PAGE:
Why would you want to put a processor designed essentially for the netbook market into a storage system? The easy answer is when you don't need the performance of a high-end CPU like the Westmere processor. Processing performance that goes unused adds to the cost of a storage system, and the user can't derive any benefit from that expense. An example of where processing power may go to waste is in scale-out storage systems that are either focused on the small to midsize enterprise as we discuss in our article on mid-range scale-out NAS or high-node-count scale-out systems as we discussed in "Building Affordable Scalable Storage Infrastructures". In both of these cases, the nature of scale-out storage when using standard high-powered processors can leave processing power underutilized and overpaid for.
Scale-out storage in essence aggregates multiple storage servers (nodes) into a single cluster that looks to the attaching users and servers like a single storage entity. The idea is that as storage capacity demands increase, more storage nodes are added to the system. Each one of these nodes has storage capacity, additional bandwidth, and additional processing power, which are all aggregated together with the other nodes so that performance scales as capacity is added. The challenge is that much of the processing performance sometimes goes unused when scale-out storage is used for basic file sharing or when scale-out storage is used in high-node-count configurations like you would find in online applications, online storage, and long-term archive environments. Too much processing power is almost as bad as too little processing power in that you are paying for something that you are likely never going to be able to take advantage of.
In fairness to the scale-out storage manufacturers, there were simply not a lot of alternatives in processor selection. Now though, with the advent of Intel's Atom processor, there is an alternative. While the processor does not perform as well as the processors typically found in servers, as I explained above, in scale-out storage that may not be needed. If acceptable performance can be achieved for the intended market, the Atom can be a perfect match for certain scale-out environments. Not only does using an Atom processor keep the percentage of CPU utilization at a higher level, these processors also require less power and generate less heat, which should drive down the cost of operation even further. That also means that these systems could be placed in denser packaging, helping the other area of concern within the data center--floor space.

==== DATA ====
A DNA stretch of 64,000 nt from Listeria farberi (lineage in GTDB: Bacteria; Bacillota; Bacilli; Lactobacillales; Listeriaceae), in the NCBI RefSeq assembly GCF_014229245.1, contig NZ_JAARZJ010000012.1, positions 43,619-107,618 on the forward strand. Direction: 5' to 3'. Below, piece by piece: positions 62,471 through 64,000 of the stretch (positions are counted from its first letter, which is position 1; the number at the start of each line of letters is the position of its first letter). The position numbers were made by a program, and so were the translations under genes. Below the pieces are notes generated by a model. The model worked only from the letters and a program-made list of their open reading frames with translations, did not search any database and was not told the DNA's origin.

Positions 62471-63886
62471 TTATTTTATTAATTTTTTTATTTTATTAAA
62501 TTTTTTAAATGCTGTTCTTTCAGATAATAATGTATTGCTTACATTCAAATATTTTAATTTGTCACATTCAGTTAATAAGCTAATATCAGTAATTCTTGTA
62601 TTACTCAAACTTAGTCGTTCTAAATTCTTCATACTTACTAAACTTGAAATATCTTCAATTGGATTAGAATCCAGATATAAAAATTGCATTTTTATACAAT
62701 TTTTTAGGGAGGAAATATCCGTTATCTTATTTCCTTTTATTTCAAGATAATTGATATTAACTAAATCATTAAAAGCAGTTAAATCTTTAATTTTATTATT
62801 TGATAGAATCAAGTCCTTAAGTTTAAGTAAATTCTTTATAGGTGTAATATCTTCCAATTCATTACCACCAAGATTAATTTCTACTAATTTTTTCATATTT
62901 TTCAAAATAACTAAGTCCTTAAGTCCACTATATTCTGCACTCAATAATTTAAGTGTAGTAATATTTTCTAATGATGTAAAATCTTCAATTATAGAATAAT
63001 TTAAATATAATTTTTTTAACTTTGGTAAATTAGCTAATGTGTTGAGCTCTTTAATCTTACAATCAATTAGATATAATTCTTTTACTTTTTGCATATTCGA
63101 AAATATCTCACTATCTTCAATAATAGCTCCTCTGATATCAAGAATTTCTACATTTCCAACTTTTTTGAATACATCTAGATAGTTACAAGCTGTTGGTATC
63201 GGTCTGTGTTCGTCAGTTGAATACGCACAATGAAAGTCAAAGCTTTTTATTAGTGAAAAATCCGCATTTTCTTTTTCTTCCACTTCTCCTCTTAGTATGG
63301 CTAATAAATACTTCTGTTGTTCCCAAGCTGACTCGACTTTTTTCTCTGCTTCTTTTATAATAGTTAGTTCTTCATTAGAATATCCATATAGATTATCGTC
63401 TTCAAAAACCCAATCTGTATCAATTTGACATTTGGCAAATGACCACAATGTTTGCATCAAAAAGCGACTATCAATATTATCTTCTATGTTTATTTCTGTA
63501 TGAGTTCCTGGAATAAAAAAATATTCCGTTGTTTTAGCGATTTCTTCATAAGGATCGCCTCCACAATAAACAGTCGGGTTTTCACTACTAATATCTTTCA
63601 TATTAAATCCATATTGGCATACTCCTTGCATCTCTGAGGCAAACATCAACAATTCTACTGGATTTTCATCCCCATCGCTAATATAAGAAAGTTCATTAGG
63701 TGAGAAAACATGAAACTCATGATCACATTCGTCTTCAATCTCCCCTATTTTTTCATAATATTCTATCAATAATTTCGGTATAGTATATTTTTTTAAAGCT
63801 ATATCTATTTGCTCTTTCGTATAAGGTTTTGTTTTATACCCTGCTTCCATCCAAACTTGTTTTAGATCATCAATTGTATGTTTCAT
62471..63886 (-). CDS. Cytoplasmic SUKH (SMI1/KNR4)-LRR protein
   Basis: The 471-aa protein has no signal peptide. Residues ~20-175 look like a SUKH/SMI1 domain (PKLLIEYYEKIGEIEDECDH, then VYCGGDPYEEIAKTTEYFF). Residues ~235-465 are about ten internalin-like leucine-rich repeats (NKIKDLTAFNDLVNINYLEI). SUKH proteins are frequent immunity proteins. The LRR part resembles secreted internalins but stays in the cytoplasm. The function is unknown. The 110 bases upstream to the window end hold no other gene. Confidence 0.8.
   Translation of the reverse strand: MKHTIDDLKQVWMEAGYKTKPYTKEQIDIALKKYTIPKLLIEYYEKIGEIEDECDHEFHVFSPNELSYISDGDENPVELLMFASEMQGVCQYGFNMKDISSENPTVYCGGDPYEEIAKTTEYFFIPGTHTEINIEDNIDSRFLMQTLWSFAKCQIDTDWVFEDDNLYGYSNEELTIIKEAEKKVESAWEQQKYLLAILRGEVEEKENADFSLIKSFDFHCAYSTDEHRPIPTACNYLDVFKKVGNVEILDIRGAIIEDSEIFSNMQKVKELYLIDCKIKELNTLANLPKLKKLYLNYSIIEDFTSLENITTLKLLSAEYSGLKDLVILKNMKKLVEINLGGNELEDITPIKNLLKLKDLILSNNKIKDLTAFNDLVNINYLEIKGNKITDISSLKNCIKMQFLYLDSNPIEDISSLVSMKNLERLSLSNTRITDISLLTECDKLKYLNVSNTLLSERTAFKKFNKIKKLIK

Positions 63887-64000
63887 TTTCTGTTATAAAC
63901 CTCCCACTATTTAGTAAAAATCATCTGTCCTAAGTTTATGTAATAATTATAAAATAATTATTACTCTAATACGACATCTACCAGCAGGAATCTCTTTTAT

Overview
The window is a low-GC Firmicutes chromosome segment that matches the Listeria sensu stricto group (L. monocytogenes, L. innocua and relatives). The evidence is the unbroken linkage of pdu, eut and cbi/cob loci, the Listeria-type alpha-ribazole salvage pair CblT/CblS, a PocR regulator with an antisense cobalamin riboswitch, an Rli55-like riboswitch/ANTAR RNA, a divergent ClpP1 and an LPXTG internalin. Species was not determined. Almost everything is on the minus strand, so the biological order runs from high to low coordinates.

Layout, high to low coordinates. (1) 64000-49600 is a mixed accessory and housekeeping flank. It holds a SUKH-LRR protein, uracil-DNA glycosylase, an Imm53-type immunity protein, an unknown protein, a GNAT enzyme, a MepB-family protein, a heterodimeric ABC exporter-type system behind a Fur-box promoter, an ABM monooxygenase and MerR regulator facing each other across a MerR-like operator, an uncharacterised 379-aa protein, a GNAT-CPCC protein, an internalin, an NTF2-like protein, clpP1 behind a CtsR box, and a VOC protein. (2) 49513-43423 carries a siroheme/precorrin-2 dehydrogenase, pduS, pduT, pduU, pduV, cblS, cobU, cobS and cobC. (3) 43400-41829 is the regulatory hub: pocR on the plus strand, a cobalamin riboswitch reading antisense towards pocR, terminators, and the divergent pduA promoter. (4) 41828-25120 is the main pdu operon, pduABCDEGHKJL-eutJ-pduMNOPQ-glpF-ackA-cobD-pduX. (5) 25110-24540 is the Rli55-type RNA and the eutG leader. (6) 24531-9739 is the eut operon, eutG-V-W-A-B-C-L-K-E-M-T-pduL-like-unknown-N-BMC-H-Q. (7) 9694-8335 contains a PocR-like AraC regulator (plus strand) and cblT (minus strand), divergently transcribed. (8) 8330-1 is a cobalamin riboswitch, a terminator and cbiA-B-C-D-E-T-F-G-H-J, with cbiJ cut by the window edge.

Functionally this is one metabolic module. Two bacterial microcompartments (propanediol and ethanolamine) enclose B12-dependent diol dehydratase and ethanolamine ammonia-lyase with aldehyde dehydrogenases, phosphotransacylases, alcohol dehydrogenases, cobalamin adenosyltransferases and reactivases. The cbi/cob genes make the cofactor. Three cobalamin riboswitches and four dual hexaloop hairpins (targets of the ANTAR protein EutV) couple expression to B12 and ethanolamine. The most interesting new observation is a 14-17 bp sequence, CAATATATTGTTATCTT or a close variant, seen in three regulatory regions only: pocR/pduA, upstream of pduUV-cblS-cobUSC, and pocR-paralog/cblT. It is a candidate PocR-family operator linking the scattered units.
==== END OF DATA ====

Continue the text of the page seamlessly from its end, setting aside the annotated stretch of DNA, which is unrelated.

Switching to the Atom processor means that scale-out storage systems can lower costs, improve power efficiency, and take up less rack space--all things that are sometimes a roadblock for today's scale-out storage systems. It is fair to assume that scale-out storage systems using top-of-the-line processors will still be needed, especially in primary storage applications where IOPS is as important as capacity. But for long term data retention or for basic file sharing, using the Atom in scale out storage has a lot of value.
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